Mr. Bone: To ask the Secretary of State for Transport what the reasons were for the decision to change the way in which child pedal cycle injuries are recorded in the road casualty statistics published on 28 June 2007; and how many such injuries there were in the period covered. 
Jim Fitzpatrick: The way the statistics on child pedal cycle casualties are published has not changed. Child pedal cyclist casualties (aged 0 to 15) are given in Table 2 of Road Casualties Great Britain: Main results 2006. This was published on 28 June 2007 and copies of this publication have been deposited in the Libraries of the House. There were 3,795 child pedal cyclists injured in reported personal injury road accidents in 2006.
Jim Fitzpatrick: The Department has for several years made available for full and part-time permanent staff, who have been Civil Servants for a full three months, season ticket advances to assist in the cost of their journey to work by public transport. All such loans are interest free and provided they do not exceed £5,000 do not attract income tax on interest free loans under the Inland Revenue's benefits in kind rules. All season ticket loans are repaid from deductions from salary within the term of the loan, normally 12 months.
Jim Fitzpatrick: The major campaign activity undertaken by the Department in the 2006-07 fiscal year was in support of the THINK! road safety; Act on CO2 (launched in March 07); aviation security informing travellers about new security rules; and the continuous registration campaign (car tax evasion).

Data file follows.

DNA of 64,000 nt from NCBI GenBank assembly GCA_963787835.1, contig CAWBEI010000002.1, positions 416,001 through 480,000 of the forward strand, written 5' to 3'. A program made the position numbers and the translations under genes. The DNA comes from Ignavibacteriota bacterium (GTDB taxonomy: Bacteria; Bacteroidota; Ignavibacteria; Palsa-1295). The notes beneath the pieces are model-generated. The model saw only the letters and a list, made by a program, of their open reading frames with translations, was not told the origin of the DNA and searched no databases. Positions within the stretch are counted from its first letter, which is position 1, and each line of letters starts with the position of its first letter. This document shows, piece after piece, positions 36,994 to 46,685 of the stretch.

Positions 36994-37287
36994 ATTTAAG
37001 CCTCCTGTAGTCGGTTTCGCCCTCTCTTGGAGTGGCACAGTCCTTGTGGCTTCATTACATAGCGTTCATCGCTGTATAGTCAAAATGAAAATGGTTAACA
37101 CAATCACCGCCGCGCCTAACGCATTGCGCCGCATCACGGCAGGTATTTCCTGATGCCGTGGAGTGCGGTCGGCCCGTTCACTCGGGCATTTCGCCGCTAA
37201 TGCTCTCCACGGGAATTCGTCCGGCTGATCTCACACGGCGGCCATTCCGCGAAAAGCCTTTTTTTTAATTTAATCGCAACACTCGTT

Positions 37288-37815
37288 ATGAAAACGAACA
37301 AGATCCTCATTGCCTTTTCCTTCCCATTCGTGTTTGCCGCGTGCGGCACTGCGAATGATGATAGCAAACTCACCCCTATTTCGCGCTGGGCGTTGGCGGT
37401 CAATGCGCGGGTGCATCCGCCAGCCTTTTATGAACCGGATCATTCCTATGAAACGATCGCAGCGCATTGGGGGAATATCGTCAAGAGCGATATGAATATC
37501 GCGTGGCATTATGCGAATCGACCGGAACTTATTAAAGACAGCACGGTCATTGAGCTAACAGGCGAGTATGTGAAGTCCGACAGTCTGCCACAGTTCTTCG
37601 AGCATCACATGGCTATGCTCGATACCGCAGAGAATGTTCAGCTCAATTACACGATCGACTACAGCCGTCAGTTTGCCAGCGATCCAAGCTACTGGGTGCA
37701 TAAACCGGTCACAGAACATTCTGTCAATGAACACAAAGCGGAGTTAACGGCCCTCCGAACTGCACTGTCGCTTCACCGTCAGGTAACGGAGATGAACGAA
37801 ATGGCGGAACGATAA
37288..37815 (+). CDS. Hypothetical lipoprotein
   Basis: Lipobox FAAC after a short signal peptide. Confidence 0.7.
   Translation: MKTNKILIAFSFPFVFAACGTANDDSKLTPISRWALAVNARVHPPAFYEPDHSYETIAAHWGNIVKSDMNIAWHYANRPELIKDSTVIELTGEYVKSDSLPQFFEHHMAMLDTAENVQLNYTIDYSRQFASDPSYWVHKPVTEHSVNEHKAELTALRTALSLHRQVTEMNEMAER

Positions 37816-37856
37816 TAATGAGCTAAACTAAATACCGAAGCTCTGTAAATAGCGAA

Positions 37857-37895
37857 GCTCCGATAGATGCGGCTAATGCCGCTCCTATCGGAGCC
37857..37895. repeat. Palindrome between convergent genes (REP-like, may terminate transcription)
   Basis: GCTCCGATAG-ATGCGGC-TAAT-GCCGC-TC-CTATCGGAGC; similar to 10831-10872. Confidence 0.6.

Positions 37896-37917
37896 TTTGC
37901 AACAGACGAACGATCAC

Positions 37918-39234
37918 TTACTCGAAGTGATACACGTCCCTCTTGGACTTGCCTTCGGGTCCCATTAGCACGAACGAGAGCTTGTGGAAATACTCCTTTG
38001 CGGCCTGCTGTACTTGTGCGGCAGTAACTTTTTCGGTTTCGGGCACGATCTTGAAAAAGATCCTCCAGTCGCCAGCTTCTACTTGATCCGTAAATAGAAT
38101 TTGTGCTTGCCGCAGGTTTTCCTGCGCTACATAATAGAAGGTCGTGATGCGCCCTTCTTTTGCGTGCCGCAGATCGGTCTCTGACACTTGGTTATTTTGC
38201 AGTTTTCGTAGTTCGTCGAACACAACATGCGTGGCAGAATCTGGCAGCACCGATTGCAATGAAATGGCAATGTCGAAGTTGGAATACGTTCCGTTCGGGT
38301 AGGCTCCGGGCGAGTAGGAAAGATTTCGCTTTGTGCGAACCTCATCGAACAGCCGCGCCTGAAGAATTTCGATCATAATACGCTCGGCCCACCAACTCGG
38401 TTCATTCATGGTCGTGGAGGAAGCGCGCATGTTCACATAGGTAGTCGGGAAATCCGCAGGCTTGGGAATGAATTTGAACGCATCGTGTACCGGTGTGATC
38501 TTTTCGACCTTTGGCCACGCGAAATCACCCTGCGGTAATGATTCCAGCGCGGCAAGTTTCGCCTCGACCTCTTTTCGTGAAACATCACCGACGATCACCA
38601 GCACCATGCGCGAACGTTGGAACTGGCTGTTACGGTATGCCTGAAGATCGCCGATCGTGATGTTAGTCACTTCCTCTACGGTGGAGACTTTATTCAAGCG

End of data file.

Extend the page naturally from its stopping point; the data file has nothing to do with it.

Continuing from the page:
the attitudes and behaviour of the general public towards the above campaign issues
the awareness of each burst of advertising to inform us what percentage of our target audience has been reached and the message take-out.
For the THINK! campaign we also conduct an annual THINK! survey to track long-term shifts in driver and public beliefs and behaviours towards road safety, details of which are available at www.thinkroadsafety.gov.uk. Ultimately, for THINK! we are judged by the number of people killed or seriously injured and we are on course to meet our demanding road safety targets.
On the continuous registration campaign, we demonstrate the effectiveness of our advertising, in addition to tracking research, in terms of the impact on volumes of licensing/statutory off-road notification (SORN) transactions processed and volumes of late licensing penalties issued to those who delay renewing their licence for two months post licence expiry. We also take into account evasion levels as reported in the annual roadside survey.
James Brokenshire: To ask the Secretary of State for Transport what steps she is taking to ensure that information obtained from driving licences using scanning equipment at commercial venues is not misused and that data protection requirements are met. 
Jim Fitzpatrick: The purpose of the driving licence is to confirm an individual's entitlement to drive. It is not an identity document and is not intended to be used as such. If a licence holder volunteers information to a commercial entity, it is the responsibility of that organisation to comply with the requirements of the Data Protection Act. It is the responsibility of the Information Commissioner to enforce compliance with the Data Protection Act. DVLA does not have any legal power to monitor data protection compliance of commercial organisation in such circumstances.